Boulanger, Marie ULg; Lejeune, Aurélie; Blairy, Sylvie ULg

in Psychiatry Research (2013), 210(3), 863-870

This study investigated patients with Bipolar Disorder’s abilities to generate specific past and future events in response to positive and negative cues words as well as emotional intensity related to ... [more ▼]

This study investigated patients with Bipolar Disorder’s abilities to generate specific past and future events in response to positive and negative cues words as well as emotional intensity related to these ones. The relationships between the number of generated specific events cognitive functioning, interpersonal problems and the ability to problem solving were investigated. Nineteen BD and nineteen healthy controls completed a French version of the AMT to evaluate the past and future events recall, in function of their valence, and emotions related. Furthermore, they completed the Optional Thinking Test, the Inventory of Interpersonal Problems and the neuropsychological measures. Compared to healthy controls, BD recollected (1) fewer specific past negative events and (2) fewer future specific positive and negative events furthermore, (3) they felt more emotional intensity related to future events. These results were explained in the light of theoretical models. Finally, specific past memories deficits in BD were linked with issues in problem solving but not with levels of distress arising from interpersonal problems. In view of AM functions in everyday life, all types of deficits should be taken into consideration, and AM remediation envisaged. [less ▲]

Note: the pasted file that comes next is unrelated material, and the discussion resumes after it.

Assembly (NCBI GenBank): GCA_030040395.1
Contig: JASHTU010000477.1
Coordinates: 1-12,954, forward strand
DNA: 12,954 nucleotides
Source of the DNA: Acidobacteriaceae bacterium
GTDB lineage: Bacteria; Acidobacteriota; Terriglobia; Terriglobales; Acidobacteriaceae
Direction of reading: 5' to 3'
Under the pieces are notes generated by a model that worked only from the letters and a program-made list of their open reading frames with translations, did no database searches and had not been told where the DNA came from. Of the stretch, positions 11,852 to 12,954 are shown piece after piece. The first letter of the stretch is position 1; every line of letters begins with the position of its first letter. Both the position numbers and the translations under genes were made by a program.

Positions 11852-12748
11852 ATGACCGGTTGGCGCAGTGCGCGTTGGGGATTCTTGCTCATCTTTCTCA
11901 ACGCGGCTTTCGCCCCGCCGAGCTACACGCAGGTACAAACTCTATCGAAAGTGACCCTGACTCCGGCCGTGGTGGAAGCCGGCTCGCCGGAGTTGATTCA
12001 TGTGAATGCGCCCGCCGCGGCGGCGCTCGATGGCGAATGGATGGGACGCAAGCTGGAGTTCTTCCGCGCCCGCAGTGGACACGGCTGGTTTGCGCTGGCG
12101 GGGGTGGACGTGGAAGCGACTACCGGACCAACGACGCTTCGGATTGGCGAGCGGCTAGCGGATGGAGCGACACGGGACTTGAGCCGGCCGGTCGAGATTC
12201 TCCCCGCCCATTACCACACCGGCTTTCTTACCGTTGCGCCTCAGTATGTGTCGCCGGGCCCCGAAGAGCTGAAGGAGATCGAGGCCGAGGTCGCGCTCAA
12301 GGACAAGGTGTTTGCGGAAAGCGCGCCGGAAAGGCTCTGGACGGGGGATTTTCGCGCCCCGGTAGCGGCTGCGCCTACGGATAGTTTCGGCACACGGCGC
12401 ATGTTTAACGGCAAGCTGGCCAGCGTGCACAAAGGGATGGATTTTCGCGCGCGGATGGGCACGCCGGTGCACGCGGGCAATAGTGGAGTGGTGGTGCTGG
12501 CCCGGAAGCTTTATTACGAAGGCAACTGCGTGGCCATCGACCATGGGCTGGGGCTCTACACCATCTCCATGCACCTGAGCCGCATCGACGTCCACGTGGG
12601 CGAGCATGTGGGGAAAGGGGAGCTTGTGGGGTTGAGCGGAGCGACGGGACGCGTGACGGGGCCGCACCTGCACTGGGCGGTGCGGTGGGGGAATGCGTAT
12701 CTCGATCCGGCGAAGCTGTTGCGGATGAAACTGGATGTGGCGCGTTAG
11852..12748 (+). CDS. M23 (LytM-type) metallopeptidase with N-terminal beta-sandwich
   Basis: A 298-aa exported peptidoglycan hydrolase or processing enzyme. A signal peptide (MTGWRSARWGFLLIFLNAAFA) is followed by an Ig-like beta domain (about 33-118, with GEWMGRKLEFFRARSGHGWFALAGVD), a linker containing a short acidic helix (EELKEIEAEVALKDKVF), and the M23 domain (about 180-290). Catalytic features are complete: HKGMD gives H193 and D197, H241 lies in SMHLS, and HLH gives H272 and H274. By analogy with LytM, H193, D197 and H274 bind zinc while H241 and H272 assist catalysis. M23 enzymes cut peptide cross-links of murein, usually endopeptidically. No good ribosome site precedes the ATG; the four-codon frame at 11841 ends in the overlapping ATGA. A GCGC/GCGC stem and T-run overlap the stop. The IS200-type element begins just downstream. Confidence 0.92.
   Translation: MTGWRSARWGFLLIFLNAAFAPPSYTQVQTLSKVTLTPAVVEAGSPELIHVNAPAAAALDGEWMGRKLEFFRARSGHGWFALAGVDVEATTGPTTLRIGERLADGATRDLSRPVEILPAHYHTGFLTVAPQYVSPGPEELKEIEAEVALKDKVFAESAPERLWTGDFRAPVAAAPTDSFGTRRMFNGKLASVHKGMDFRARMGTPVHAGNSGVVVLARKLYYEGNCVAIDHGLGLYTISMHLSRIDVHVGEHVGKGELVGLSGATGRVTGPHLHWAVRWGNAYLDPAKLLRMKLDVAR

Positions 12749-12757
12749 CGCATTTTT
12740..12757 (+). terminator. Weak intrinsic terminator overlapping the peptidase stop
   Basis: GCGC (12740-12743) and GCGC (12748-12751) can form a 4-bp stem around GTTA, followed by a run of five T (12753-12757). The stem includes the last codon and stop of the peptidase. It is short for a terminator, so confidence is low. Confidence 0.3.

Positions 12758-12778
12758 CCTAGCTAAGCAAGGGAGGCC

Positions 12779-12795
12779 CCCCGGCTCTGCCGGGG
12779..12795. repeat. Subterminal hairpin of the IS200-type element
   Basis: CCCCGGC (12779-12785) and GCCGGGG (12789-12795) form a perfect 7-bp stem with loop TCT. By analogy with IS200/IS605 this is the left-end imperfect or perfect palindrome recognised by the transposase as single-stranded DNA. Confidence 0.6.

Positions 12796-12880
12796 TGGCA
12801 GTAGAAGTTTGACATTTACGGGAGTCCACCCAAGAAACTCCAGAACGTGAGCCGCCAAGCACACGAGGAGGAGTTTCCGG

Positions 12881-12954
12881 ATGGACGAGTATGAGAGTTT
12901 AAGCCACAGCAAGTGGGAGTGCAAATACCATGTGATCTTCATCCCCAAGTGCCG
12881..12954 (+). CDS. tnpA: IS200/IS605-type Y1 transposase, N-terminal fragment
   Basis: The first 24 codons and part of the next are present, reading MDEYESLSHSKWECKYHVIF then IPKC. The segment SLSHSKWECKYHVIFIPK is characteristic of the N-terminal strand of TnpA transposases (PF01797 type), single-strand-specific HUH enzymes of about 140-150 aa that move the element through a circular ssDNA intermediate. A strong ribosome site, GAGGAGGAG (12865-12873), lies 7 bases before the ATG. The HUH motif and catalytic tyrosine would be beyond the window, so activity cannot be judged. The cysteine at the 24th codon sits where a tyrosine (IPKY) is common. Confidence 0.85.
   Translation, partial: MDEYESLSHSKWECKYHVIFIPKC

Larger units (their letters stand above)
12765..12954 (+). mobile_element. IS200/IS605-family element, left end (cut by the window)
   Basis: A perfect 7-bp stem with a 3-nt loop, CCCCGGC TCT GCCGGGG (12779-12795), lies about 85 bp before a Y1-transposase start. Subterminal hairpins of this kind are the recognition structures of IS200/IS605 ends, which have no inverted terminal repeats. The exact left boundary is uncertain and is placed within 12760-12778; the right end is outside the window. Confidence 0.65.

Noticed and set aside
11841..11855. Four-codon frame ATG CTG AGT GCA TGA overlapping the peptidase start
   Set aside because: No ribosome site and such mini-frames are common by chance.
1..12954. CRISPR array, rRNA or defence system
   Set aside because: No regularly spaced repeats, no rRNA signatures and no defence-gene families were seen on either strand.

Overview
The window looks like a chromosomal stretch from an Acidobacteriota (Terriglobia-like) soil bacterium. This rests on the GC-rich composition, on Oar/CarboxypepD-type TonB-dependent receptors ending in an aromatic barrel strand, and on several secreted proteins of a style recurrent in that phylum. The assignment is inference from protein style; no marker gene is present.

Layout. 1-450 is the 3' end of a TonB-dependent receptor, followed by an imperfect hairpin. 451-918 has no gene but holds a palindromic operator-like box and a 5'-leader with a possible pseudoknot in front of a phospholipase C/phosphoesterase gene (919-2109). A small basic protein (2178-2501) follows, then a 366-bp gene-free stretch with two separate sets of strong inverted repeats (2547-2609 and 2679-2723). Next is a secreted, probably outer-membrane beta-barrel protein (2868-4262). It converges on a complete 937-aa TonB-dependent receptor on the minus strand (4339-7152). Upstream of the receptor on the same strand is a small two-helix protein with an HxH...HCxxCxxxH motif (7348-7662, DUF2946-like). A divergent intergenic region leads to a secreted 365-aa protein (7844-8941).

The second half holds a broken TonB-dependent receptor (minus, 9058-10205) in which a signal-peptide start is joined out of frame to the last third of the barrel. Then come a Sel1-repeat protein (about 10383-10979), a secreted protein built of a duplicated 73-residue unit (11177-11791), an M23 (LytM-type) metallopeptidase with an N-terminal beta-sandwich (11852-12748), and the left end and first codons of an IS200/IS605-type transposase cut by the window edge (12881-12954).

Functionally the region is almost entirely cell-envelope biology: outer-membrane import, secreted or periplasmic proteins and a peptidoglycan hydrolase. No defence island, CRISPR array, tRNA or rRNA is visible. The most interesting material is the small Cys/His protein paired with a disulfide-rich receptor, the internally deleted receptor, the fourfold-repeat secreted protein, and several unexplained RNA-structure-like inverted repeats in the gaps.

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See detailOverhead athletes and sports performance on the field
Forthomme, Bénédicte ULg; Crielaard, Jean-Michel ULg; Croisier, Jean-Louis ULg

in Abstract book du 11th Annual Congress of the European College of Sports Science (ECSSA) (2006)

Detailed reference viewed: 22 (7 ULg)